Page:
Bitter kola is rich in antioxidants that protect human cells against oxidative damage and reduces the risk of metabolic disorders like cancer, diabetes, and hypertension.
Studies showed that kolaviron, an extract of kola, showed strong antioxidant and scavenging activity by inhibiting oxidative damage. 
High cholesterol or hypercholesterolemia is a condition of excess cholesterol in the blood. It can limit blood flow and increase the risk of a heart attack or stroke.
One study found that kolaviron, an extract of bitter kola, exerts a cholesterol-lowering effect and reduces the relative weight of the heart in cholesterol‐fed animals. 
However, more human studies are required to determine the exact mechanism of action.
Bitter kola is popular as an aphrodisiac for both men and women in Africa. The fresh seeds are usually chewed raw or ground with other herbs to boost sexual activity.
One South African study found that Garcinia kola increased testosterone secretion and testicular weight in animal models.
And also enhanced male libido and potency after treatment for 28 days. 
Related: 20 best Fertility Foods for men and women
Other uses of Bitter Kola
Other traditional uses of Garcinia kola include :
- Beer: Garcinia Kola is being investigated as a possible alternative for hop in beer production.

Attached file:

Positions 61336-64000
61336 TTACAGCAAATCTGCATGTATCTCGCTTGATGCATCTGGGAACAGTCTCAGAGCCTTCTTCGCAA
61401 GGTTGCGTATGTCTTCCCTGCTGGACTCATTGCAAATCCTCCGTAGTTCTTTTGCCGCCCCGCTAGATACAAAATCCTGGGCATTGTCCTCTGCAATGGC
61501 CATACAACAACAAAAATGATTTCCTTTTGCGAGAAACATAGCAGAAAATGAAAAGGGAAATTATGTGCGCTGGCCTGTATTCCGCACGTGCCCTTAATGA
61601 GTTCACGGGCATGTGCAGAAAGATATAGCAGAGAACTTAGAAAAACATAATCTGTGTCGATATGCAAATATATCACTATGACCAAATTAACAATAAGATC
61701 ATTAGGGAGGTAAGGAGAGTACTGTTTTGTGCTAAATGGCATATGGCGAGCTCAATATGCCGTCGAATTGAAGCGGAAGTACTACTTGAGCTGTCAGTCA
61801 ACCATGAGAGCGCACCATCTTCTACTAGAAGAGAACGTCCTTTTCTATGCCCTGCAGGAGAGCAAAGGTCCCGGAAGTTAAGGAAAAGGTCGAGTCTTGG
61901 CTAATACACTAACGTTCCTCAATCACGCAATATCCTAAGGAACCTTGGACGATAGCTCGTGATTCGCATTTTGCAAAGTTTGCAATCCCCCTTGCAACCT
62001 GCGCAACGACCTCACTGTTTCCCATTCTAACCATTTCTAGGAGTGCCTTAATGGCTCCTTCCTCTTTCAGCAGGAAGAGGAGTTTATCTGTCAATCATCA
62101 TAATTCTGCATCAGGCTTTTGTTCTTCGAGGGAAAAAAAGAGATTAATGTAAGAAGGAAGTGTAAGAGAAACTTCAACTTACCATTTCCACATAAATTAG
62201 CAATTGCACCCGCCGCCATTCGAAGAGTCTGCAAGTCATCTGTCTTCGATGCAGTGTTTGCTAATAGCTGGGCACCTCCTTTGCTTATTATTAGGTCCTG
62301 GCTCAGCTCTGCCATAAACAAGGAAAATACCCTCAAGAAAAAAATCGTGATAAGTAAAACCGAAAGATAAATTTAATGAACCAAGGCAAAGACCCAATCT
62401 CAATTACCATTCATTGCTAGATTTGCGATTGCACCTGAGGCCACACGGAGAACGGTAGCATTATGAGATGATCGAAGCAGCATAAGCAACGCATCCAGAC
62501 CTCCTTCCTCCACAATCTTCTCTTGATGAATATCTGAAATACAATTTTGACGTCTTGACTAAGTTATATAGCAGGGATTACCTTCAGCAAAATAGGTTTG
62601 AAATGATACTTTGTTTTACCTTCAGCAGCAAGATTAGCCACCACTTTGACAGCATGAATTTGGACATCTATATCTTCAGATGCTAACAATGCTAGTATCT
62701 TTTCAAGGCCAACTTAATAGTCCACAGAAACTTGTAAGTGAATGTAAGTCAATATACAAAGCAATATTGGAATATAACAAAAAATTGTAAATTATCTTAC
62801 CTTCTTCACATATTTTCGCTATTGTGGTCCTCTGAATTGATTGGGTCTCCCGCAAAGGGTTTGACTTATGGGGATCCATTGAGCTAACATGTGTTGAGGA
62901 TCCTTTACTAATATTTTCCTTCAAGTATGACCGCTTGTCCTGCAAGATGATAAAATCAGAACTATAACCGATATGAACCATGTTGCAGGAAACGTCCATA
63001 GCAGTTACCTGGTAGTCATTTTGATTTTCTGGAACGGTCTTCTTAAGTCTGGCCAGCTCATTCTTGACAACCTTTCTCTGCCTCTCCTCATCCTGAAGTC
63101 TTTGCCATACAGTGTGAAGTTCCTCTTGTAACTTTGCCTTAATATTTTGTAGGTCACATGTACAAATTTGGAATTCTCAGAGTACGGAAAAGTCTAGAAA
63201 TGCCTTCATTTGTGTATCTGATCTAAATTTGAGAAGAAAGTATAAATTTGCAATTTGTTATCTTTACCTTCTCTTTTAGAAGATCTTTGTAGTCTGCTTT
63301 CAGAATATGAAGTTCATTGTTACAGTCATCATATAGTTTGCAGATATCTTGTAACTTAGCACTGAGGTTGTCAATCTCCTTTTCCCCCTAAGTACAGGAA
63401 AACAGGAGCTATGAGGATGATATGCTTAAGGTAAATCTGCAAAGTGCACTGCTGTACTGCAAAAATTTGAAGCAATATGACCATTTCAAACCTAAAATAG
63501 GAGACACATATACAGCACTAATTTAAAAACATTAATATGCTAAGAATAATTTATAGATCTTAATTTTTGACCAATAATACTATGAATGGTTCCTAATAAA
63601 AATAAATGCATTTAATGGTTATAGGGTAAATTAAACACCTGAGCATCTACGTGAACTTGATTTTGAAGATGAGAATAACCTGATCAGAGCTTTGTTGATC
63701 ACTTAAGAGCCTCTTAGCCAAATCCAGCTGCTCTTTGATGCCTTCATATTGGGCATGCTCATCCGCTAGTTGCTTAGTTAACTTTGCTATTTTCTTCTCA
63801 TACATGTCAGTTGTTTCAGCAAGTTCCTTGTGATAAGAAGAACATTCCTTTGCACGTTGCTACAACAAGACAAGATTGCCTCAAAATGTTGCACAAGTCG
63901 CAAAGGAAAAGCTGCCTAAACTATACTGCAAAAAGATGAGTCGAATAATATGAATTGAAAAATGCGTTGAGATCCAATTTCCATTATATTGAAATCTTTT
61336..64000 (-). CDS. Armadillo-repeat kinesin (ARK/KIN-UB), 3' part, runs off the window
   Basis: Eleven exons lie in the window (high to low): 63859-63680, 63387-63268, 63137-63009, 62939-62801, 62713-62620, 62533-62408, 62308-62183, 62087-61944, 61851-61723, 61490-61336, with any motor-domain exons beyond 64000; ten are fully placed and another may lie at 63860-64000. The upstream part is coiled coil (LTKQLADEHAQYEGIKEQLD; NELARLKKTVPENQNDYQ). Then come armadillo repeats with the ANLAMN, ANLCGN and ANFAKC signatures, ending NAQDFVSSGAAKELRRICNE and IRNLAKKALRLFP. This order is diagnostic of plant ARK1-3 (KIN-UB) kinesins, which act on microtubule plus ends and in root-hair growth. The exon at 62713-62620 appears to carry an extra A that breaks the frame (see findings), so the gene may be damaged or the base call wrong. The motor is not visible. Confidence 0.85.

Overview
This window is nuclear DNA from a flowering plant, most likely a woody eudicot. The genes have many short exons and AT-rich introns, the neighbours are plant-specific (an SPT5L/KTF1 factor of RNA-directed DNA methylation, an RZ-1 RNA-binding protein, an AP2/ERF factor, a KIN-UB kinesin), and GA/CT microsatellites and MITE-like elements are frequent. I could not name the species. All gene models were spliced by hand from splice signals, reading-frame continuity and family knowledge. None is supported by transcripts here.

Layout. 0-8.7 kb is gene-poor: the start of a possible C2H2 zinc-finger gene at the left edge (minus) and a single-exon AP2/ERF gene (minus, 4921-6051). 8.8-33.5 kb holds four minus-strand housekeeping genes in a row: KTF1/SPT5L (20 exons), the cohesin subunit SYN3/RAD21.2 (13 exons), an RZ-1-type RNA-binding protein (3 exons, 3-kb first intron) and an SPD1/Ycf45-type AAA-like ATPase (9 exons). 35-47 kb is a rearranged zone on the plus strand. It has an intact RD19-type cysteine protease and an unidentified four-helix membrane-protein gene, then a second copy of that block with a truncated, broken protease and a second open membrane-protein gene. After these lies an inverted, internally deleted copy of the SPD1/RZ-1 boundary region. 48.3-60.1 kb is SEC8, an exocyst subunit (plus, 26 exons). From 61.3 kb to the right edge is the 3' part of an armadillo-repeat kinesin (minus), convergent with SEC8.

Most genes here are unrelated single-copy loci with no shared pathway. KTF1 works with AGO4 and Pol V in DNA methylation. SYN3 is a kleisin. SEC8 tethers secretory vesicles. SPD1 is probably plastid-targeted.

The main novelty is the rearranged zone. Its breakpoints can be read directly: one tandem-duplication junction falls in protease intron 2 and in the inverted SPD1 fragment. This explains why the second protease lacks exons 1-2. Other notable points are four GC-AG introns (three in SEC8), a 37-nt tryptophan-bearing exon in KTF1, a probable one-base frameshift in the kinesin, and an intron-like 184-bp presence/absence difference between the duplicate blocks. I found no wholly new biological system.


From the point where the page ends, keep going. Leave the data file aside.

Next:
- Welcome gift: Among the Igbos of Nigeria, kola seeds are presented to visitors as a sign of peace and welcome.
- Stimulant: In some parts of Africa, the seeds are chewed in the morning to enhance mental alertness.
- Snake repellant: Due to its bitter taste, some cultures use the seeds to repel snakes and other reptiles.
Does bitter kola have any side effects?
Bitter kola has no known interaction with orthodox medications. The active ingredient, kolaviron does not appear to have a pronounced effect on drug-metabolizing enzymes. 
You can eat it with or without other foods.
However, it is best to eat it an hour before or after meals to increase the key ingredients’ absorption.
Also, food does not affect the metabolism of bitter kola, and it may ease the effects of mild indigestion.
The bottom line
Bitter kola is incredibly nutritious, healthy, and full of medicinal benefits.
It can be eaten on its own, uncooked, like many other nuts but keep in mind that it’s called “bitter” for a reason.
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- Adebukunola A. et al. (2010). Efficacy of Garcinia kola 0.5% Aqueous Eye Drops in Patients with Primary Open-Angle Glaucoma or Ocular Hypertension. Middle East African journal of ophthalmology. 17. 88-93. 10.4103/0974-9233.61224.
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- Ralebona N. et al. (2012) Effects of ethanolic extract of Garcinia kola on sexual behavior and sperm parameters in male Wistar rats. African Journal of Pharmacy and Pharmacology DOI: 10.5897/AJPP11.652
- Esiegwu A. et al. (2014) The Emerging Nutricitical Benefits of the African Wonder Nut (Garcinia Kola Heckel): A Review. Global journal of animal scientific research
- EO. et al (2000) Chemoprevention of 2-acetylaminofluorene induced hepatotoxicity and lipid peroxidation in rats by Kolaviron- a Garcinia kola seed extract. Food Chem Toxicol.
- Cheku, V.(2018). A descriptive cross-sectional study on various uses and outcomes of Garcinia kola among people of Oshimili North in the Delta State of Nigeria. https://doi.org/10.4103/ayu.AYU_195_16